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Why Keep Kosher?
By Rabbi Mark Cooper

Jewish Joke

Chapter 11 of Leviticus introduces us to the Jewish dietary laws, though the word "kosher," meaning proper, appears nowhere in these passages. (the word "kosher" does appear in the Book of Esther, when Haman tells Achashverosh that there is a people that does not do the "proper" thing in his realm). The Hebrew word "kasher" signifies that there is proper way to eat as a Jew, just as there is a proper way to behave in all situations.
 
The Torah's rationale for keeping kosher is fairly straight forward.  We are to restrict our diets in order to emulate God's model of holiness.  But we are still left wondering how controlling our diet leads to holiness.  Some have suggested that the Jewish dietary laws are a matter of physical, not spiritual, health.  Yet there is little evidence that the Bible is primarily concerned with the effect of the food we eat on our overall health (indeed, a great many kosher foods are not at all healthy and even lead to high cholesterol!).
 
I would suggest that the commandments that restrict what we eat and the manner in which we take life for food consumption are meant to improve our spiritual health.  In this regard, the laws of kashrut focus on two important areas of human life: self-discipline and raising the level of our appreciation for the bounty of the world and life itself.
 
By restricting what we eat, the laws of kashrut teach us to practice self-discipline.  In fact, the list of prohibited animals that we may eat is random (a pig is not prohibited because it is "dirty" animal and a cow is not permitted because it is "clean" one).  Eating other living beings is in itself a compromise between the ideal existence of a human being- not taking any life for the sake of satisfying our hunger- and the reality of human nature- that part of us which cannot avoid brutality and self-indulgence. All of human life is an effort to transcend our basic nature- the ways that we are like animals- and elevate our lives to a higher level- emulating God's example of holiness by respecting all life forms in the world. Judaism is largely devoted to urging human beings to strive toward a higher plane of life, and the laws of kashrut are one of the ways that we do that. By practicing self-discipline, by overcoming temptation, by looking at something desirable yet refusing to indulge ourselves by having it, is the most ideal form of human existence.  In short, keeping kosher is the Torah's way of urging us to transcend our basic nature and strive for holiness.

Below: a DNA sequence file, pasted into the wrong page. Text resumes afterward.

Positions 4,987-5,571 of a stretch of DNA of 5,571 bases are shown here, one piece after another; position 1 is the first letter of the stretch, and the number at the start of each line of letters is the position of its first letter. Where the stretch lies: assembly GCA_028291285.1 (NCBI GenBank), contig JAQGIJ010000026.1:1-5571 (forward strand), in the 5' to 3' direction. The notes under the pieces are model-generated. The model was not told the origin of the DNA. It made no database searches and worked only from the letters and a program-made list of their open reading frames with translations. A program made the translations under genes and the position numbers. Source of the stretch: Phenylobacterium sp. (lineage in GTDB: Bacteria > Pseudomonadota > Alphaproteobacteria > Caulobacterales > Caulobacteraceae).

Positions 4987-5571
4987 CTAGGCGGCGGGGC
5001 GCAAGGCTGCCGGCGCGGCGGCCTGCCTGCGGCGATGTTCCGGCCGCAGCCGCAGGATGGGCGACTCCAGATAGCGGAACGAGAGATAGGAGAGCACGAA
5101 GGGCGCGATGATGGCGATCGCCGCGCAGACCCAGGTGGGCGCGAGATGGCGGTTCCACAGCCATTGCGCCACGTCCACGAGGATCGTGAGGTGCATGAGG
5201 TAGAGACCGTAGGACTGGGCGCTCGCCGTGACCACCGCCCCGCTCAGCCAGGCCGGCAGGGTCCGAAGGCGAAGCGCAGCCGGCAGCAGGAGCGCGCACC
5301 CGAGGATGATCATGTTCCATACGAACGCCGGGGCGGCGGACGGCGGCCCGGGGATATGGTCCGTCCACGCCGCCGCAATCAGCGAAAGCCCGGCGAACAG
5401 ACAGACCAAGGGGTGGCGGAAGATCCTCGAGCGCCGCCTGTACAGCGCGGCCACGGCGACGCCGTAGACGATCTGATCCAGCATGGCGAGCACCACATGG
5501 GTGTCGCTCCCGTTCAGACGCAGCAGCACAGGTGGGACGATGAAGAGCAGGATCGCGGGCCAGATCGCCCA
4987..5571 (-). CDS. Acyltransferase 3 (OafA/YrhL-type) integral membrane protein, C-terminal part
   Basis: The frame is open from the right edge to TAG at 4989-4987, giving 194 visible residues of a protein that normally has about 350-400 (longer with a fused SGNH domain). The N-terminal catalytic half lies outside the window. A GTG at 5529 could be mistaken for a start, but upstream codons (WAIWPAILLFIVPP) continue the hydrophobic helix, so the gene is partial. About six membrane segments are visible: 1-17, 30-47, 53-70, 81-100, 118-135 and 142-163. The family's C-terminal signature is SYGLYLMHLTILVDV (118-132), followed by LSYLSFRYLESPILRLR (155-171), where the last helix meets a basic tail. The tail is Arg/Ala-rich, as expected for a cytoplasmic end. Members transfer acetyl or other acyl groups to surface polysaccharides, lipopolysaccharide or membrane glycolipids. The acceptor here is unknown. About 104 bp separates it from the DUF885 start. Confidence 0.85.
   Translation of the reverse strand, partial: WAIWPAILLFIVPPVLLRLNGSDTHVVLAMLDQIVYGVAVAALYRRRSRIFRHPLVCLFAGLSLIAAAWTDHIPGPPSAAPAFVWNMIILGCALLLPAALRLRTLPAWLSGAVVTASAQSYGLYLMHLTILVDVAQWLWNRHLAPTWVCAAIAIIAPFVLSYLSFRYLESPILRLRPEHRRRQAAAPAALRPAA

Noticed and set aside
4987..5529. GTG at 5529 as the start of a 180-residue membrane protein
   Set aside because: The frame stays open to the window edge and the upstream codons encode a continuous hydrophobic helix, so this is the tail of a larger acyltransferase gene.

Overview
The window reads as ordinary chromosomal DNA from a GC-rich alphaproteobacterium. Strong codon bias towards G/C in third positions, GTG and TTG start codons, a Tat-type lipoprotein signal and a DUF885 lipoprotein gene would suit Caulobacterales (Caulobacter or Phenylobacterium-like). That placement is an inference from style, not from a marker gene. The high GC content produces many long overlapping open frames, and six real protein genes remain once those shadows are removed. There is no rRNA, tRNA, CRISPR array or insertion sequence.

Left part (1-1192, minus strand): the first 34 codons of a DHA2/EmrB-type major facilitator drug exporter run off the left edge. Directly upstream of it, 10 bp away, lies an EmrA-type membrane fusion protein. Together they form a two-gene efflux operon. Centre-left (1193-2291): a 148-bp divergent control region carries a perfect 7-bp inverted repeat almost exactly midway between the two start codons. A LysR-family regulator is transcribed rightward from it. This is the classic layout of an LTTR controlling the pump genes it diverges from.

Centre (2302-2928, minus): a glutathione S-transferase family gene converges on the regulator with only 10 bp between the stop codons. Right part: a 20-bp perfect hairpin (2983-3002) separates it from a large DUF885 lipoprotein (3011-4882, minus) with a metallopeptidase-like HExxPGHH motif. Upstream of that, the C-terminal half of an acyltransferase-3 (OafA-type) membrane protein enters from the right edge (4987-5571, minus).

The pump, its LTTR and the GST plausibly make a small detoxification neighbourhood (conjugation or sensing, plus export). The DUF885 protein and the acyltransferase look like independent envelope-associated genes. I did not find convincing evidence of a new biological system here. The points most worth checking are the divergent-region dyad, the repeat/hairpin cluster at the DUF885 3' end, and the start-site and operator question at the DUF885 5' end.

The laws of kashrut also encourage us to appreciate the bounty of the world. By restricting our diet, we are asked to express sensitivity toward the variety and beauty of life in this world.  By not mixing milk and meat, we are asked to be aware that other forms of life also enjoy and rely on the bond between mother and child.  By taking life in the most careful and painfree manner possible, we are asked to express a measure of humility and sensitivity toward other, lower forms of life.  Kashrut, on whole, guides us toward a deeper understanding of the sanctity of all life.
 
That is why keeping kosher is not merely a matter of checking packaged foods for a "hechsher" (rabbinic certification).  It is also a matter of creating an approach to eating in which we behave in a way that is civilized and dignified.  The Jewish culture of eating includes affirming the Divine role in providing food for the world by reciting blessings before we eat, washing our hands to demonstrate that we are striving for a higher spiritual level as human beings, and expressing appreciation for the food that sustains us after we have eaten. 
 
As the Torah tells us, we are to keep the dietary laws in order to strive for holiness.  By behaving with sensitivity toward all life, by expressing appreciation for food, and by practicing self-discipline, that is exactly what we achieve.

 

A Rabbi was walking home from the Temple and saw one of his good friends, a pious and learned man who could usually beat the rabbi in an argument. The rabbi started walking faster so that he could catch up to his friend, when he was horrified to see his friend go into a Chinese restaurant (not a kosher one).

Standing at the door, he observed his friend talking to a waiter and gesturing at a menu. A short time later, the waiter reappeared carrying a platter full of spare ribs, shrimp in lobster sauce, crab Rangoon and other treif that the Rabbi could not bear to think about.

As his friend picked up the chopsticks and began to eat this food, the Rabbi burst into the restaurant and reproached his friend, for he could take it no longer.

"Morris, what is this you are doing? I saw you come into this restaurant, order this filth and now you are eating it in violation of everything we are taught about the dietary laws and with an apparent enjoyment that does not befit your pious reputation!"

Morris replied, "Rabbi, did you see me enter this restaurant?" (Rabbi nods yes) "Did you see me order this meal?" (again he nods yes) "Did you see the waiter bring me this food?" (again he nods yes) "And did you see me eat it?" (nods yes)

"Then, Rabbi, I don't see the problem here. The entire thing was done under Rabbinical supervision."

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